Many of us might be helped if we began a thorough cleaning of our lives. My guess is that many of the material things you have laying around the house could be pitched without any change on your daily lives. But, more important is that there is probably a lot of stuff within us that could also be eliminated, and this would have the potential to add much to our lives. Maybe it's time to take the vacuum to the dark corners of our lives and begin to clean up the junk we've allowed to accumulate. Before you do, ask God to illuminate those corners so you can more clearly see what is there that needs to be removed. He'll gladly do that, and your cleaning will be much more thorough.
In 1981 Charles Swindoll wrote a great book titled Improving Your Serve. On page 29 he quoted a now-famous statement by Wilbur Rees that I have never forgotten.
I would like to buy $3 worth of God, please, not enough to explode my soul or disturb my sleep, but just enough to equal a cup of warm milk or a snooze in the sunshine. I don't want enough of Him to make me love a black man or pick beets with a migrant. I want ecstasy, not transformation; I want the warmth of the womb, not a new birth. I want a pound of the Eternal in a paper sack. I would like to buy $3 worth of God, please.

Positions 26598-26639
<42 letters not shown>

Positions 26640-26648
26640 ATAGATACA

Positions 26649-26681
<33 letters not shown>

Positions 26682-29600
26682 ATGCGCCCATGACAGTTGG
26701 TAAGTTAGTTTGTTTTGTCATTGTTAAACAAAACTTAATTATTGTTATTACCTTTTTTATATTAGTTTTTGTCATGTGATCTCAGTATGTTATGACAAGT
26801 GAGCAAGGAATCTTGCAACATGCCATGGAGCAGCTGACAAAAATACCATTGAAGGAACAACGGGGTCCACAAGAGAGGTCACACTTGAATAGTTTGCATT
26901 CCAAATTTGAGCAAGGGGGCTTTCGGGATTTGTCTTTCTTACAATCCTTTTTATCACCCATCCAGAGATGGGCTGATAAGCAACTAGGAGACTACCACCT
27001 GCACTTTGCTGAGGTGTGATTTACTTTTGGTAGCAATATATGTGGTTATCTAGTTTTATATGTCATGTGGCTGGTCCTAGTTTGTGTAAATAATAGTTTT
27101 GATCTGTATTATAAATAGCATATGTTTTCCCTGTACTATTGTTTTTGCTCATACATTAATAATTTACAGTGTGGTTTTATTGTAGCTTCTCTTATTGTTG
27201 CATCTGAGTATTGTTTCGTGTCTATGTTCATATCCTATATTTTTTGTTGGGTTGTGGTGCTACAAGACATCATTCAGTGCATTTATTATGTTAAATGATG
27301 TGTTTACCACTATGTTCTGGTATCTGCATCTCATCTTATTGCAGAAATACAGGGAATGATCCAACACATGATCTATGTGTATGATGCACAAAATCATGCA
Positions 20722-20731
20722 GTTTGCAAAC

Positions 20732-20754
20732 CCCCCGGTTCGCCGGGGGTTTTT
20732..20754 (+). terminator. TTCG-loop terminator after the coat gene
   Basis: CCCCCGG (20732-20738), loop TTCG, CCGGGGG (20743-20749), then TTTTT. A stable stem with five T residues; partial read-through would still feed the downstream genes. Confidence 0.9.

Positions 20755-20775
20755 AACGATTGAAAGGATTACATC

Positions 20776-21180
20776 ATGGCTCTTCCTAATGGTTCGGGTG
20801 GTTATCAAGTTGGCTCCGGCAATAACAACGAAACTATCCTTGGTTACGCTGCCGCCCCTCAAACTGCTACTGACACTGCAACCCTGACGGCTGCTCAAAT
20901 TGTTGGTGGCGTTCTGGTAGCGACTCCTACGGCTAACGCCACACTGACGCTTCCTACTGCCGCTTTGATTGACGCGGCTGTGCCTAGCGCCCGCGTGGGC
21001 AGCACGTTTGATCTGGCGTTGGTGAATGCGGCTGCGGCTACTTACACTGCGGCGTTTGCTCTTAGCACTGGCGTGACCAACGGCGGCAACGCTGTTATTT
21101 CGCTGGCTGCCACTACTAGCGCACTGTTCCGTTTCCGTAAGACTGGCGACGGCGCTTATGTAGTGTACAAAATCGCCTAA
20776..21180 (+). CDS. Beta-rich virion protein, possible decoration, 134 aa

Today I met with a pastor who is leaving his church after a five year ministry. I wanted to talk to him about what he believed his church needs to do to move forward, and his answer sounded similar to what other pastors have told me. He said the people in that church needs to grow spiritually as disciples. Like many, including the one Rees was describing, they want a God who will care for them and serve their needs, but they are not interested in a God who wants to transform them into fully-functioning disciples. This may be the critical piece that is keeping our churches from truly being the church in our society.
In my book, The Healthy Small Church, I talk about the importance of spiritual leadership, and I am including both pastoral and lay leadership. A church will reflect its leadership. If the leadership is growing spiritually the congregation will often be growing spiritually, but if the leadership isn't growing it's unlikely the congregation will grow. If the leadership is satisfied with $3 worth of God so will the congregation.
How would you describe your own spiritual growth for 2009? Do your actions and words reflect growth this year? What about your lay leadership? Are they growing spiritually and leading others in spiritual growth? If you are relatively pleased with your answers to these questions, what can you do in 2010 to improve in this area? If you are not at all satisfied with your answers, what changes do you need to make in your own life and in the church's programming to intentionally help people become disciples of Christ?